This was the third hospital that my brother stayed in; he’d been at this one before. The name of the actual facility escapes me, but it was located down the street from a factory that made “Fruit and Nut” confections. My mother, sister and I thought that was a riot that there were two places with nuts on that street. Maybe we were just laughing because that was better than the alternative.
My father came over and I could tell this was going to be a turning point in the relationship with him. He was angry and upset that it had come to this. He was not happy about the price tag that he was assuming by sending my brother to this boarding school. I didn’t even know there were boarding schools in our metro area, but I guess when you got into the more upper class enclaves, you could find one. The Catholic school my brother would attend (which we all found ironic) had a seminary attached to it in addition to the regular high school.
Looking back on it, I think there was no place for any of us to find common ground. Everyone blamed everyone else in the scenario: I blamed my father for not intervening sooner and saving all of us living under lock and key years of anxiety; my father blamed my mother for not having provided more supervision to keep my brother away from the rougher elements that influenced him so badly; my mother blamed my father for reducing the child support and forcing her to work extra hours to be able to pay the bills that mounted as my brother’s depression and anger increased. There was no sympathy from any one of us for any on the other side of the fence. Instead, the battle lines were clearly drawn now: boys against the girls.
I got up and went to school every day. I wanted to feel grief and anger and something that would garner me the kind of attention and concern that was being lavished over my brother. But it all felt so stupid to me. Too much energy, too much drama, too much out of control. I could feel it all swimming in my head, but couldn’t find the words to reach out to anyone with to express how messed up I felt about it. Who would listen anyway? My parents and sister were all too busy dealing with it all themselves. My few close friends were doing the best they could diverting me away from it, but only a few really knew how bad things had gotten. I just wanted to close my eyes and forget. I wanted to have a different life, like some of my friends at school, with parents who didn’t yell at each other, with fathers who weren’t gay, with brothers who didn’t leave bruises.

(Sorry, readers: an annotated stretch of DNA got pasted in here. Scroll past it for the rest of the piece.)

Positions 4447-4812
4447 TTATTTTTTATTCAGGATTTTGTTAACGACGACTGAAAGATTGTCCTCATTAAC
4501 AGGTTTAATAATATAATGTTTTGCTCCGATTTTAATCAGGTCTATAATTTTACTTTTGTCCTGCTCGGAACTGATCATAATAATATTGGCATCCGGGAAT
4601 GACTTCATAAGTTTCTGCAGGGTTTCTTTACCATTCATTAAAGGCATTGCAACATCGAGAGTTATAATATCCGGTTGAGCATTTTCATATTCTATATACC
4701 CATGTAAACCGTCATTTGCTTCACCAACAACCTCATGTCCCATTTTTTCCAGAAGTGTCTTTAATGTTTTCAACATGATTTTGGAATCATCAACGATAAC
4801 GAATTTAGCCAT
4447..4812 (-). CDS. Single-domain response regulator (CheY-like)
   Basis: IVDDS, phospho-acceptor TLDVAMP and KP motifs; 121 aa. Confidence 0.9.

I threw myself in, head over heels, into school. These people didn’t know what was going on behind the closed doors at home. They thought I was whoever I projected myself to be. I was the smart girl, just like all the other kids in my honors classes. Let them all think I had the same great life they all did. Perception could be reality, couldn’t it?
I tried, in that winter of 1986, to hold onto appearances, though I felt it all melting away inside.